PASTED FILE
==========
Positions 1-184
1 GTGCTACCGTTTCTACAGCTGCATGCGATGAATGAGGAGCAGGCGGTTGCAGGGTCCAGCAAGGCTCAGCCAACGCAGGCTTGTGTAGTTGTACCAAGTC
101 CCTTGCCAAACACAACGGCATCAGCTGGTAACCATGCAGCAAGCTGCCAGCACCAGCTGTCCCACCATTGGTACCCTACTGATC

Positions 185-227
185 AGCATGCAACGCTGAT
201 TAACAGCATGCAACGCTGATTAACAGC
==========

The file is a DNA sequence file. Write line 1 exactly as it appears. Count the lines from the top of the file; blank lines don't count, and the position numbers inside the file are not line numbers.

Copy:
Positions 1-184